Myanmar migrant workers flee Thailand, streaming into Myanmar border towns. Credit: Myanmar Red Cross
By Melissa Winkler, IFRC
Meals are assembled, packaged up and piled onto tables at a reception camp in the Myanmar border town of Myawaddy, in anticipation of another day’s influx of exhausted and anxious migrant workers streaming home from Thailand.
On this day, over a thousand returning migrants arrive –most voluntarily, some involuntarily—all in a state of panic over new fines and penalties for undocumented workers announced by Thai authorities in late June.
They are ushered into a reception camp set up by the government, where Myanmar Red Cross teams offer food, bottles of water, first aid, health services, psychosocial support and assistance organising onward transportation.
In all, over 35,000 returning migrant workers passed through the Myawaddy and Kawthoung border points and reception camps in recent weeks, hoping to obtain identity documents in Myanmar that will enable them to return to Thailand to work legally.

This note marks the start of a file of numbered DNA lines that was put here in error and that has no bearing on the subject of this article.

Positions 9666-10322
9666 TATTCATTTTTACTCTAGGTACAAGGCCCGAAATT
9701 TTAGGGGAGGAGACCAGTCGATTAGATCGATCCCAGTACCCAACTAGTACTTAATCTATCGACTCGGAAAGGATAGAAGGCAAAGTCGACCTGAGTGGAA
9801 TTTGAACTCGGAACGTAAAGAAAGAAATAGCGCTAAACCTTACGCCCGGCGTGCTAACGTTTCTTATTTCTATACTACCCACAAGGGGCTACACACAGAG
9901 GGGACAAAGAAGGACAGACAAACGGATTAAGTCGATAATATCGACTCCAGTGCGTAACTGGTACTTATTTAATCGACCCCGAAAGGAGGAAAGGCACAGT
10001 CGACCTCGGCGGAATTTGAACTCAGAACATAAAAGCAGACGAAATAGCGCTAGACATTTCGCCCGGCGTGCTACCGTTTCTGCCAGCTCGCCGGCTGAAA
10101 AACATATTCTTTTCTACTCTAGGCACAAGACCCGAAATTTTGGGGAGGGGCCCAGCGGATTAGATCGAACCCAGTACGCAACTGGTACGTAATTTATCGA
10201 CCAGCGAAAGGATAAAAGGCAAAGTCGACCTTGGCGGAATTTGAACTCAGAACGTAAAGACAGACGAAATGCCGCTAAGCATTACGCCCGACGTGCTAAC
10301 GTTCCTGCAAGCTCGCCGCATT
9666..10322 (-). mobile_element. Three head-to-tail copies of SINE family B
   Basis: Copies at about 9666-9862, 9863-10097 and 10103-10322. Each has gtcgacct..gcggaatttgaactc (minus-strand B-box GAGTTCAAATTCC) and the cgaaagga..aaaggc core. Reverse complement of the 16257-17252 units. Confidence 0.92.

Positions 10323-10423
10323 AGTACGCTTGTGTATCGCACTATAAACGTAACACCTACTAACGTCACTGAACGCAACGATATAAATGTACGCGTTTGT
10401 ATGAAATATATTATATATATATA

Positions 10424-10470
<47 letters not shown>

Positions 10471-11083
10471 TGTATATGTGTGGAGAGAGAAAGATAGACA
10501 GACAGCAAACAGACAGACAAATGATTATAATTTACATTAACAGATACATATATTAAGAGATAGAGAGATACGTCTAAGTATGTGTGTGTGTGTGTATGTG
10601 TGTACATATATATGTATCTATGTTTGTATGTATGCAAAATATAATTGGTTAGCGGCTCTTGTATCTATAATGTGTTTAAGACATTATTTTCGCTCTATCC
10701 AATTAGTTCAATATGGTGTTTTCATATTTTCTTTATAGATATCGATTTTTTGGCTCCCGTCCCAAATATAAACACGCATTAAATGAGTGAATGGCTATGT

A similar situation is reported in Cambodia, where almost 10,000 Cambodian workers returned after the new rules and fines were announced.
“Our volunteers have been providing the returnees with water and basic supplies, accompanying them to temporary shelters and offering phone calls so that they can contact relatives who are anxious about their safety,” says Mam Daro, with the Cambodian Red Cross. “Ultimately, they face the choice of getting documented so that they can work legally in Thailand, or staying home.”
Most of the foreign workers who left Thailand since the end of June are now returning. Thailand agreed to delay penalties on undocumented workers and the companies that employ them until the end of the year. Thai authorities also opened temporary centres across the country where migrant workers can register for a certificate of identity and a work permit. The centres are open from 24 July to 07 August.
“Migrant populations need accurate information and support that enables them to make informed decisions,” says Helen Brunt, a Bangkok-based migration specialist with the International Federation of Red Cross and Red Crescent Societies. “Without critical information, migrant workers all too often fall prey to unethical labour recruiters who take advantage of their vulnerable situation.”
Over four million migrant workers are said to be employed in Thailand, forming the economic backbone of many Thai industries. As many as two million are estimated to be undocumented.